is a second year student at SU College of Law. Christopher is a non-traditional student, returning to academia after spending nearly twenty years in the high tech industry. Christopher served in the Marine Corps, graduated from Cornell University with a B.S. In Applied Economics and Business Management, attended Northeastern University’s High-Tech MBA Program and received a M.S. In Computer Information Systems. Christopher previously worked in Software Engineering and in addition to being a full-time student, Christopher is currently serving his second term as Town Justice for the Town of Waterloo. Christopher externed with a Cybersecurity firm in the Washington, D.C. area between his first and second year at SU College of Law. Full biography

Ryan D. White

Ryan D. WhiteRyan is currently a second year law student at Syracuse University College of Law, and is also pursuing a Master of Public Administration degree from Syracuse’s Maxwell School of Citizenship and Public Affairs. Ryan spent time with Homeland Security Investigations while pursuing his undergraduate degree at Wesleyan University, and spent his first summer of law school as clerk for the U.S. Attorney’s Office in the Western District of New York. He is a member of Syracuse Law Review, the Journal on Terrorism and Security Analysis, and participates in the Veteran’s Legal Clinic.Full biography

Anna Maria Castillo

is a third year law student at Syracuse College of Law. She is also pursuing a Master of Arts in International Relations at Syracuse University's Maxwell School of Citizenship and Public Affairs. She has interned at a London-based think-tank that specializes in transnational terrorism and global security and at the legal department of a defense contractor. She currently serves as an executive editor in the Syracuse Law Review. Full biography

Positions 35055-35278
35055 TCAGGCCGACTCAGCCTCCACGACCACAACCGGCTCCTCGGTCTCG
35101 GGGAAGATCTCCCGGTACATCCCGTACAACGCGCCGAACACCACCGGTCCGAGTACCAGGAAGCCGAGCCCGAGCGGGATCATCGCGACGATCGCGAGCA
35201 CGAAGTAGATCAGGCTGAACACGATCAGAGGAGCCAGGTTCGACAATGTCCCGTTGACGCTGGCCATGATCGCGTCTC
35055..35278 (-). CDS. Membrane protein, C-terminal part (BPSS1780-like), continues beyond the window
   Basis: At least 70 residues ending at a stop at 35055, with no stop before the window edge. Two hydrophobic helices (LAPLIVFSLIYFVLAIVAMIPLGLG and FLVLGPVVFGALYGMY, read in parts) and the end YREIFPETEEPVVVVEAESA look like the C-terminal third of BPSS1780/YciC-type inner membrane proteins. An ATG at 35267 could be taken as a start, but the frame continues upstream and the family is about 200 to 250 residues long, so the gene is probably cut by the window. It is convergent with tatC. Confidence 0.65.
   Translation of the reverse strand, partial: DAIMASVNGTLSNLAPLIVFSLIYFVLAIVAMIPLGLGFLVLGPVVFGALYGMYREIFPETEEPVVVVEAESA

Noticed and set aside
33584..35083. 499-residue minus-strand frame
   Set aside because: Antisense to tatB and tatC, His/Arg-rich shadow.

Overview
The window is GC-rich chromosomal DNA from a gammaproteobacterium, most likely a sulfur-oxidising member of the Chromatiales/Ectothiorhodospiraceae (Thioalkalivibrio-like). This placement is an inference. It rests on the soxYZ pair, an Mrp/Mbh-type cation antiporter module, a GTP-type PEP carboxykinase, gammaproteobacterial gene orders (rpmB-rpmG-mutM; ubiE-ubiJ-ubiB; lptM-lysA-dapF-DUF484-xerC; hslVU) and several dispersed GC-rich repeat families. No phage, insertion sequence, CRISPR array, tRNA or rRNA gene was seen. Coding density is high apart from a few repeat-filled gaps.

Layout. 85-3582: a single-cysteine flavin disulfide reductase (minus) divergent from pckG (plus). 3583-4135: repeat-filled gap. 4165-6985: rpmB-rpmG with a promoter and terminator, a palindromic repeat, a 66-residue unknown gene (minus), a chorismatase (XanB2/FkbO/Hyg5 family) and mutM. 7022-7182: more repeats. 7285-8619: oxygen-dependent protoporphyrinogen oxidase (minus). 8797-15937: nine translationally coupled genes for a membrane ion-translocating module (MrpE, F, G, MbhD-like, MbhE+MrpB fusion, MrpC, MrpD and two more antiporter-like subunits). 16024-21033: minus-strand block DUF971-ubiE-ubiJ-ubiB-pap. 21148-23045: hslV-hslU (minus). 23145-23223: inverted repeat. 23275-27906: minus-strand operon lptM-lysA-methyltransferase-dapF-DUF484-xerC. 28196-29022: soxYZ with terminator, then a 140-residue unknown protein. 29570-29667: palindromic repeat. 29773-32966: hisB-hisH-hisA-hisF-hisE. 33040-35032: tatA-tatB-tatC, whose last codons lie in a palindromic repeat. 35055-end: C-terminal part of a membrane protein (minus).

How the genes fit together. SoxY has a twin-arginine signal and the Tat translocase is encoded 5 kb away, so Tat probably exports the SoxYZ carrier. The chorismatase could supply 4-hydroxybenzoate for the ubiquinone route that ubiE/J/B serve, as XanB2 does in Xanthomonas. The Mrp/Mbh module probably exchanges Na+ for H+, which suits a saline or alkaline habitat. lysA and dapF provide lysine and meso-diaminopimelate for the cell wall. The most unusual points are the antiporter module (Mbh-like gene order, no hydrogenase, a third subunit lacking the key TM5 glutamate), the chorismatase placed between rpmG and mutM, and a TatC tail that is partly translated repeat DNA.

Jennifer A. CamilloJennifer A. Camillo

is a third year student at Syracuse College of Law. She has served as a law clerk in the United States Attorney’s Office for the Northern District of New York and the Cayuga County District Attorney’s Office and as an extern in the Oneida County District Attorney’s Office. She is a member of the Syracuse National Trial Team and was recently awarded the Tiffany Cup by the New York Bar Association for her trial advocacy achievements.

Tara J. PistoreseTara J. Pistorese

holds Juris Doctor and Masters of Public Administration degrees from Syracuse University's Maxwell School of Citizenship and Public Affairs and its College of Law. She has served as a law clerk in the United States Attorney's Office for the Western District of New York and the Public Defender Service for the District of Columbia and as an extern in the United States District Court for the Western District of Washington. Full biography

Benjamin Zaiser

is both a scholar and a Federal Agent of the Federal Criminal Police Office of Germany. (Opinions expressed here are his own and not any part of official duty.) Full biography